CPP Investments further reduced real estate holdings in FY 2024

The Canadian pension plan posted a 5% loss in the asset class, blaming the poor performance partly on rising interest rates. 

CPP Investments, the investment arm of the Canada Pension Plan, reduced its real estate exposure for the third time in six years as it posted a 5 percent annual loss for the asset class for its fiscal year 2024.

In an annual report, the Toronto-based pension fund, which has C$632 billion ($463 billion;€426 billion) in assets, reported higher dispositions in real estate during the fiscal year ended in March, with office assets falling to 6 percent of its real assets portfolio from 9 percent during the previous fiscal year. Retail was also a drag on CPP’s real estate performance but stayed steady at 6 percent of its real assets holdings. Logistics dropped a percentage point to 12 percent, lowering real estate’s share of the fund’s real assets holdings to 36 percent, down from 38 percent the year prior. 

CPP’s disposition activity generated C$2 billion in performance fees last year, up from C$1.7 billion the year prior, as a result of its realizations in real estate and private equity. Some of the investor’s notable property sales last year include the offloading of its 50 percent stake in Kumho Asiana Main Tower in Seoul, which netted C$181 million. The pension plan also exited a joint venture vehicle it established to invest in Australian shopping centers by selling Midland Gate Shopping Centre in Perth for C$85 million. CPP also sold 45 percent of its stake in a portfolio of medical office buildings in California for C$137 million.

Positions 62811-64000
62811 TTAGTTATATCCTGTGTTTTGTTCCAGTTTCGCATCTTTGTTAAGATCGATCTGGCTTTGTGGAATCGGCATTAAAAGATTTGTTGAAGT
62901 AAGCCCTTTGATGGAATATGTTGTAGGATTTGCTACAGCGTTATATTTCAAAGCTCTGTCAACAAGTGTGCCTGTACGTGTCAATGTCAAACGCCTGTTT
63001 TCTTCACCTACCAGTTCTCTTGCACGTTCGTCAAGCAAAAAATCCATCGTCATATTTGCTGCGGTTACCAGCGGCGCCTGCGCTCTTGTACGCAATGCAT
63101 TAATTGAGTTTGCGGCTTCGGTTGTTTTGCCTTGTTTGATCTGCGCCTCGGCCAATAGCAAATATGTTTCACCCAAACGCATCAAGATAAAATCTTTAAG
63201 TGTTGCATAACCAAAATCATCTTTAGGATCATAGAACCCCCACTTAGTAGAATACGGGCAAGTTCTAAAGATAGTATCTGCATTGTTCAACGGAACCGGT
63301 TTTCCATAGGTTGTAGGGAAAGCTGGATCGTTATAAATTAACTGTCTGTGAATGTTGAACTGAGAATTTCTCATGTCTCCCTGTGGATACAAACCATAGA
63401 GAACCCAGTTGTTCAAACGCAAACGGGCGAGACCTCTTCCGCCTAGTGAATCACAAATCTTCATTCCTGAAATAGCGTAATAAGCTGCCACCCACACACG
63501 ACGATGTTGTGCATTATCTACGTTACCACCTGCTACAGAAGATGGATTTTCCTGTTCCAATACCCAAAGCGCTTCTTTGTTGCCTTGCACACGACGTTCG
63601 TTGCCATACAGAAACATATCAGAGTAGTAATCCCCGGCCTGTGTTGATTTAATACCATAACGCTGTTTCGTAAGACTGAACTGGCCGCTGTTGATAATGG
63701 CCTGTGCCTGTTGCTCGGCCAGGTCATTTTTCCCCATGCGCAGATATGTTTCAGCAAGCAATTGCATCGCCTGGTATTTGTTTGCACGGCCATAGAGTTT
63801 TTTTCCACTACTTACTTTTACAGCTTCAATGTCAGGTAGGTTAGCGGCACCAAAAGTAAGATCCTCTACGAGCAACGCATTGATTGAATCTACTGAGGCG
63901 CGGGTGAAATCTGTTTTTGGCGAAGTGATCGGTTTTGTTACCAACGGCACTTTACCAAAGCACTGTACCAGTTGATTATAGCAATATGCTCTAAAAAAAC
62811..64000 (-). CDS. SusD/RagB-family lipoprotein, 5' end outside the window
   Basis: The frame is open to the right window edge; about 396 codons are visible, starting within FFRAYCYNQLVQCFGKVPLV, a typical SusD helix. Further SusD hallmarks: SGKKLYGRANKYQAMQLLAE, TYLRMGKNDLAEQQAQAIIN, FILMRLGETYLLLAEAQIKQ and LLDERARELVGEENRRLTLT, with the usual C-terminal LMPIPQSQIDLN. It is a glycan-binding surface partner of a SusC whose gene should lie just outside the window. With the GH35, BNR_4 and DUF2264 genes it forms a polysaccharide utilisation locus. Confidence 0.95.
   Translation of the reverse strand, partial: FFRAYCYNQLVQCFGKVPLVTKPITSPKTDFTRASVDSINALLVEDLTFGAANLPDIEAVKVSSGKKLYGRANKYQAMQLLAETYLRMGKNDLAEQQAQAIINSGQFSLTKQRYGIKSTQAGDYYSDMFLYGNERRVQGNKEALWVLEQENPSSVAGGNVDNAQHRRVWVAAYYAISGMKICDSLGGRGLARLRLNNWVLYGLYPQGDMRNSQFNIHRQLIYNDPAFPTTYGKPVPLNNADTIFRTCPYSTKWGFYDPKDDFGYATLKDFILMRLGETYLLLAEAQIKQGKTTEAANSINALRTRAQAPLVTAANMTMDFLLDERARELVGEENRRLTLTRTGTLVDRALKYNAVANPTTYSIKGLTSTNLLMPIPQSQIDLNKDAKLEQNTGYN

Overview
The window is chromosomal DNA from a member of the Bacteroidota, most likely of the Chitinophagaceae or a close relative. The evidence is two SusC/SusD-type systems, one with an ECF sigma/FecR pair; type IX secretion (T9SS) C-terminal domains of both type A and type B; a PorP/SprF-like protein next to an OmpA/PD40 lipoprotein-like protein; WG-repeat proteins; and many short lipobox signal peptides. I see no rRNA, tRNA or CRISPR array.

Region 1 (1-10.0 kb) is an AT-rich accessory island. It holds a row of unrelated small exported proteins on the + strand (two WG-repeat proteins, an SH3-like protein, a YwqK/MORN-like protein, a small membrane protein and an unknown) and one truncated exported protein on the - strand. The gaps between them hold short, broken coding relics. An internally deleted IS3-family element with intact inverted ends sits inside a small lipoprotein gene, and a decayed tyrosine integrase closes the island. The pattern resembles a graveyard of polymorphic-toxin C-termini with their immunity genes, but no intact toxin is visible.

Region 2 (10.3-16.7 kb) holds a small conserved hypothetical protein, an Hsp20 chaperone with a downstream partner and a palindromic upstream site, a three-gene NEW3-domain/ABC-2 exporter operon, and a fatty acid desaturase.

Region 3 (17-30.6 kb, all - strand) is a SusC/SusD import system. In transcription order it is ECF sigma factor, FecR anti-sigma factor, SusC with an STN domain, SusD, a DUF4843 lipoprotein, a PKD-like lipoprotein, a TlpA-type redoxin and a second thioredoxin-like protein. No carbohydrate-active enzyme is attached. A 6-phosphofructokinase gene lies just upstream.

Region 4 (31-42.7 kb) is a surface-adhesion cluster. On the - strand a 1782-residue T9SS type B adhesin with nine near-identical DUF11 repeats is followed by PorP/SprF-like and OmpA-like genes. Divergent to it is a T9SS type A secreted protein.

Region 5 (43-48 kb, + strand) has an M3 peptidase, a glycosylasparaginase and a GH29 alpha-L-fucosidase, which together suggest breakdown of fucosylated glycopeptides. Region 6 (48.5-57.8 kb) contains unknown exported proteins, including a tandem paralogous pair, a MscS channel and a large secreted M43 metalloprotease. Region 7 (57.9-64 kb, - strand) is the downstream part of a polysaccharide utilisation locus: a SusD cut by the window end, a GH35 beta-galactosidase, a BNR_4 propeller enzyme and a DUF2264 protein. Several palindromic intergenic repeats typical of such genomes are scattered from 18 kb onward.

Those sales helped lower CPP’s real estate exposure to 8 percent of its total portfolio. Real estate, along with infrastructure, represent the smallest asset allocations for the pension plan, each down a percentage point from the year before. Private equities accounted for the greatest share of assets at 31 percent, followed by public equities at 28 percent and credit at 13 percent. Government bonds accounted for the remaining 12 percent.

The pension plan’s allocation to real estate stood at 12.1 percent at the end of fiscal year 2019, and slipped to 11.3 percent the following fiscal year before dropping into the 9 percent range during fiscal years 2021-23.

CPP’s real estate portfolio is now 33 percent logistics, 33 percent other real estate, 16.5 percent office and 16.5 percent retail.

Over the past five years, CPP’s real estate assets have appreciated by 0.7 percent, the second-worst rate of return among its asset classes. Only government bonds, which fall when interest rates rise, performed worse with a -0.3 percent five-year return. By comparison, private equities appreciated by 13.9 percent, public equities by 8.4 percent and infrastructure by 5.9 percent over that timeframe.

CPP’s annual report attributed the poor performance of its real estate assets to rising interest rates but noted that “investments in the logistics sector were an exception as they experienced increased tenant and investor demand for most of the five-year period.

“This contrasted with retail and office investments, which were negatively affected by the transition towards e-commerce and the impact of evolving hybrid workplace trends.”

Despite the challenges to its real estate portfolio, CPP reported a net return of 8 percent for the last fiscal year and a $62.3 billion increase in net assets. Those gains were driven by the strong performance in public equity, private equity, credit, infrastructure and energy, according to a press release.

John Graham, president and CEO of CPP, said in a statement the strong overall performance was evidence of a sound investment strategy, though challenges lie ahead in the form of “continuing geopolitical and economic uncertainties.”